The Role of the Lawyer

Once your lawyer has reviewed the term sheet and it has been negotiated and signed, your lawyer will help you negotiate the purchase and sale agreement.  The seller typically provides the first draft of the purchase agreement, but if the market is particularly buyer-friendly or the buyer is particularly acquisitive, the buyer may be able to put forth its form of purchase agreement for use in the transaction.  As your lawyer negotiates the purchase agreement, in addition to providing legal comments, he or she should walk you through the risks of agreeing to various provisions and what risks are reasonable to take given your business and its goals.  Again, your broker will be a conduit to the purchaser or seller, as applicable, with respect to the resolution of major business issues, but you should be looking to your attorney for primary guidance on negotiation of the agreement.

Once the purchase agreement is negotiated and signed, you should talk with your attorney to determine whether you or your lawyer and his or her team will track important dates in the contract (for instance, when the earnest money is due to the title company, and when your title and survey objection period and your due diligence period end will need to be carefully tracked).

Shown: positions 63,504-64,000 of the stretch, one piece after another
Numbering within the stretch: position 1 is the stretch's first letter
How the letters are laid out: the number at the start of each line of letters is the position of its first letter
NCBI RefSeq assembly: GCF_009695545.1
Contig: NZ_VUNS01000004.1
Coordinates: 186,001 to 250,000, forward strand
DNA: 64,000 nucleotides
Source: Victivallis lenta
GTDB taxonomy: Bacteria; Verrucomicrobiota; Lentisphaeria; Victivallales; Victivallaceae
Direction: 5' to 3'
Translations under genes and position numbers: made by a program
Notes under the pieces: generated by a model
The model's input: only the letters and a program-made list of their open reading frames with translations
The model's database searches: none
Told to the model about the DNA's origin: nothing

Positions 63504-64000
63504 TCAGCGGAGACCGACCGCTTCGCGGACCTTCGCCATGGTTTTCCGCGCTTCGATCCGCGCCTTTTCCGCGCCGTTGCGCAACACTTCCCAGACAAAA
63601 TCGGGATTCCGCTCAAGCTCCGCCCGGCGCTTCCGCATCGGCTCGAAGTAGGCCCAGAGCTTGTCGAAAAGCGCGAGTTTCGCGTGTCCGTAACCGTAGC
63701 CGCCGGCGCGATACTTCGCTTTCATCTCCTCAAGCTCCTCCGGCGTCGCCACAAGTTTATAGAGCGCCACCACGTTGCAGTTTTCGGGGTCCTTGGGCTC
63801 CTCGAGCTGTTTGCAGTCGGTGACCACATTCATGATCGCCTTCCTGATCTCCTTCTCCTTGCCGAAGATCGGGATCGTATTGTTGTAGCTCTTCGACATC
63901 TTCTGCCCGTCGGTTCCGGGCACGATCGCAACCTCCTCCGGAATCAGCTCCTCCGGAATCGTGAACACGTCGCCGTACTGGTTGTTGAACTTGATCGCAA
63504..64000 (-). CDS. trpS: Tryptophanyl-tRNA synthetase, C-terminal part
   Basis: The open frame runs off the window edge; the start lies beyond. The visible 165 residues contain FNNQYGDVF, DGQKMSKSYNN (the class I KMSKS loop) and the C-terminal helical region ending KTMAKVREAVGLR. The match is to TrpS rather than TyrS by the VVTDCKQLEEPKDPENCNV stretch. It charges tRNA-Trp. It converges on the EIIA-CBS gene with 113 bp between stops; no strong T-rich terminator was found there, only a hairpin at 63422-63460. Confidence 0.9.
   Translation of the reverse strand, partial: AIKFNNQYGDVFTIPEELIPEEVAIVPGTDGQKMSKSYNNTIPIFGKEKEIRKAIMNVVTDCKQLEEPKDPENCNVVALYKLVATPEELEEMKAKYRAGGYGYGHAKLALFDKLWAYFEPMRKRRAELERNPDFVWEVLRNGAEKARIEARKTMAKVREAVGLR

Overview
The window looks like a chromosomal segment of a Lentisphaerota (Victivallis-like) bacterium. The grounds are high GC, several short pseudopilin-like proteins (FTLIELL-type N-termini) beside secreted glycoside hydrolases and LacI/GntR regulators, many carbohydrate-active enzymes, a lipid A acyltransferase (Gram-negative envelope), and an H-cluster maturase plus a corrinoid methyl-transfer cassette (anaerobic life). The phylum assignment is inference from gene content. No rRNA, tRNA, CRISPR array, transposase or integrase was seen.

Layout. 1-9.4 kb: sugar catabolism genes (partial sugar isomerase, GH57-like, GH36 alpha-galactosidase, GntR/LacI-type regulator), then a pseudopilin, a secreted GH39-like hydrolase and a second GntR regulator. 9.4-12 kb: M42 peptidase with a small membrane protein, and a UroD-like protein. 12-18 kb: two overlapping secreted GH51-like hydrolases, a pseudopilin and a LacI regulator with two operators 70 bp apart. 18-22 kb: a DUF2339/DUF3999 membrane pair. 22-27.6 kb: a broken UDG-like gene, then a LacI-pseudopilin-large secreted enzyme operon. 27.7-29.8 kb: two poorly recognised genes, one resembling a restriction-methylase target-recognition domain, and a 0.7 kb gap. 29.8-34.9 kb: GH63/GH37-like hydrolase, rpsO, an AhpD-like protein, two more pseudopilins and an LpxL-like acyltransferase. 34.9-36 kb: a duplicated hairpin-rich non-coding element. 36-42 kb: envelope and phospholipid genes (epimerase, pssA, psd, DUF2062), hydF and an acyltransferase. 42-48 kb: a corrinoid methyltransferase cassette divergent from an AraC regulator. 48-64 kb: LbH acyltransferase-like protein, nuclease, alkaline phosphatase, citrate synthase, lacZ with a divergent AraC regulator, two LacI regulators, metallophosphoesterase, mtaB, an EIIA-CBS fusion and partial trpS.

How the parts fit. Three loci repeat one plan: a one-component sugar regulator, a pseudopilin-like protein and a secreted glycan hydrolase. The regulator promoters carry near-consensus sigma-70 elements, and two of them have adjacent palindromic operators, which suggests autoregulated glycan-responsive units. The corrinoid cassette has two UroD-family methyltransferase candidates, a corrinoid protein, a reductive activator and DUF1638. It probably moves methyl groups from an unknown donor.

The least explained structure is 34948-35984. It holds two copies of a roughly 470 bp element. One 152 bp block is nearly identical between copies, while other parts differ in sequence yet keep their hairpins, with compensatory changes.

You should also discuss with your lawyer whether you will be ordering third party reports that should be ordered in connection with due diligence (i.e., zoning reports, property condition reports, environmental reports, and a title commitment and survey) or whether you’d like your lawyer to do this, and whether you have particular providers you’d like to use.  If not, your lawyer should be able to offer suggestions.  These should be ordered as soon as the purchase agreement is signed to avoid missing any deadlines for diligence review set forth in the purchase agreement.

The Role of the Lender

If you are financing your acquisition or if, in connection with a disposition, you’ll need a payoff letter, it is important to make sure your lender is involved early in the process.  If you are obtaining a loan to purchase property, the loan documents will need to be reviewed by your lawyer and negotiated, entity searches and certified organizational documents will need to be ordered, and, if the property is not in the state where your attorney is licensed, you may need to engage local counsel in the state where the property is located to issue an opinion letter.

Regardless of the role a team member plays, it is crucial that everyone stays informed and works together with the shared goal of getting the transaction done in a way that is as beneficial as possible to you.

Penelope Campbell, Marcia Owens, and Angela Williams are real estate partners in the Chicago office of Honigman LLP.